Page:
Safety: Slips, Trips and Falls

Posted in Apprenticeships General Safety Traineeships

Slips, trips and falls are responsible for thousands of preventable workplace injuries each year, the most common being musculoskeletal injuries (MSDs), cuts, bruises, fractures and dislocations. However, it is also important to remember that more serious injuries, and even death, can be the result.

From 2003-2015, slips, trips or falls caused the death of 386 workers, and were responsible for 23% of serious claims. In this same period, 56% of all slips, trips and falls were caused by environmental factors including slippery surfaces (following rain or due to spills), poor workplace design and maintenance, poor lighting on stairs and in walkways, poorly stored materials, and other trip hazards such as holes in the floor/floor coverings, electrical cords and uneven surfaces.

It’s important to be aware of how people and equipment move within and around your workplace. Photo: My Gateway.

All employees are responsible for safety in the workplace, and must follow WHS guidelines and procedures to reduce the risk of injury caused by slips, trips and falls. You can do this by:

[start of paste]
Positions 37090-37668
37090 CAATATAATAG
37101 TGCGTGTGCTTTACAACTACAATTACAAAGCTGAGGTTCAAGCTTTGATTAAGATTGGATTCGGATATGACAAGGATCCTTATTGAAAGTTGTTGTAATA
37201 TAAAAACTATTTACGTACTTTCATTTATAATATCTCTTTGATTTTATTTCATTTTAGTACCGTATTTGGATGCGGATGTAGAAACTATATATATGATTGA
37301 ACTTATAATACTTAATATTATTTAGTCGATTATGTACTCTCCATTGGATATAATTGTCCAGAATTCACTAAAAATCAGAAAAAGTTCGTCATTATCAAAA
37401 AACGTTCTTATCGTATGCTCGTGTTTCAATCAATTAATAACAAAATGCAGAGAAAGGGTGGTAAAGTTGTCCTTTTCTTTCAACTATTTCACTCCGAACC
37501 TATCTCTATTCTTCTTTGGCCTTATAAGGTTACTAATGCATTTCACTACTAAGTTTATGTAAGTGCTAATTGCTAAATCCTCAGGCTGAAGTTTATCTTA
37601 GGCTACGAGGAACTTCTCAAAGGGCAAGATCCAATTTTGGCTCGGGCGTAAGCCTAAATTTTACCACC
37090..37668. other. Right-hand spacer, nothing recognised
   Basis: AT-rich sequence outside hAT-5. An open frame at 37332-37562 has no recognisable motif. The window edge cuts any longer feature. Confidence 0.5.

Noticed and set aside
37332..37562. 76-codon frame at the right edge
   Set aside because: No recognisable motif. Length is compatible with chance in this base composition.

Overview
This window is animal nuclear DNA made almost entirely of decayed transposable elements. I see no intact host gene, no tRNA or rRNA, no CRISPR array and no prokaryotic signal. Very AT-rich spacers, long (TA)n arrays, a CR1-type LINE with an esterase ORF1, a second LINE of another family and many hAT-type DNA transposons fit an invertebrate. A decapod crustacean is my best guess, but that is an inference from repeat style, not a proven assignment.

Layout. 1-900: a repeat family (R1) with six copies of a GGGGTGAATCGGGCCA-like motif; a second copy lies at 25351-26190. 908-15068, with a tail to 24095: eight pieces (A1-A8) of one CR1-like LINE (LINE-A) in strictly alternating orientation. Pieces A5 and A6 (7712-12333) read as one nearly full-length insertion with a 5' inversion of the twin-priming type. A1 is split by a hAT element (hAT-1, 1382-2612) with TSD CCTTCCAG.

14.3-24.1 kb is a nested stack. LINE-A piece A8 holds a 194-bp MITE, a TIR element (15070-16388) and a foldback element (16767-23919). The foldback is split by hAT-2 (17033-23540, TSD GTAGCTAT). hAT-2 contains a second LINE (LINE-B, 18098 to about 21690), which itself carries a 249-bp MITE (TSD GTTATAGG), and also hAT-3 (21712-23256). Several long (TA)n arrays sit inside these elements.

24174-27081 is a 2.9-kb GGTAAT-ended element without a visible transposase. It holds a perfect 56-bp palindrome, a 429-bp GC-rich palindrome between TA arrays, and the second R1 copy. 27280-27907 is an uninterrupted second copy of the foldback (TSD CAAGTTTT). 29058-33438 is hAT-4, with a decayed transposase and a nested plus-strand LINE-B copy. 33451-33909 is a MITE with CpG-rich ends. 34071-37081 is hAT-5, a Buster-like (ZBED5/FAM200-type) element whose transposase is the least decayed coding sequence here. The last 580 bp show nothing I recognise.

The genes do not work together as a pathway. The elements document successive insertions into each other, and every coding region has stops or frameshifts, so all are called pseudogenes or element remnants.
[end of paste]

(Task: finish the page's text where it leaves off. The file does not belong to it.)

• Taking note of signage that alerts you to risks/hazards in the workplace
  • Watching out for risks/hazards, and dealing with them if you can, e.g. if you notice a spill or rubbish on the lunch room floor or in a walkway, clean it up
  • Advising your Supervisor/WHS Manager of risks/hazards you cannot safely rectify, or are not trained to rectify, e.g. broken-down/malfunctioning equipment, hazardous chemical spills
  • Being aware of how people and equipment move within and around your workplace
  • Using equipment for the purpose it was intended, e.g. sitting, not swinging, on chairs
  • Wearing appropriate clothing and footwear, including PPE where necessary
  • Using cordless equipment where possible
  • Adopting good housekeeping practices, e.g. keeping your workspace or site tidy, removing items which obstruct walkways, putting rubbish or waste materials in the bin, wiping up spills)

Source: Safe Work Australia:


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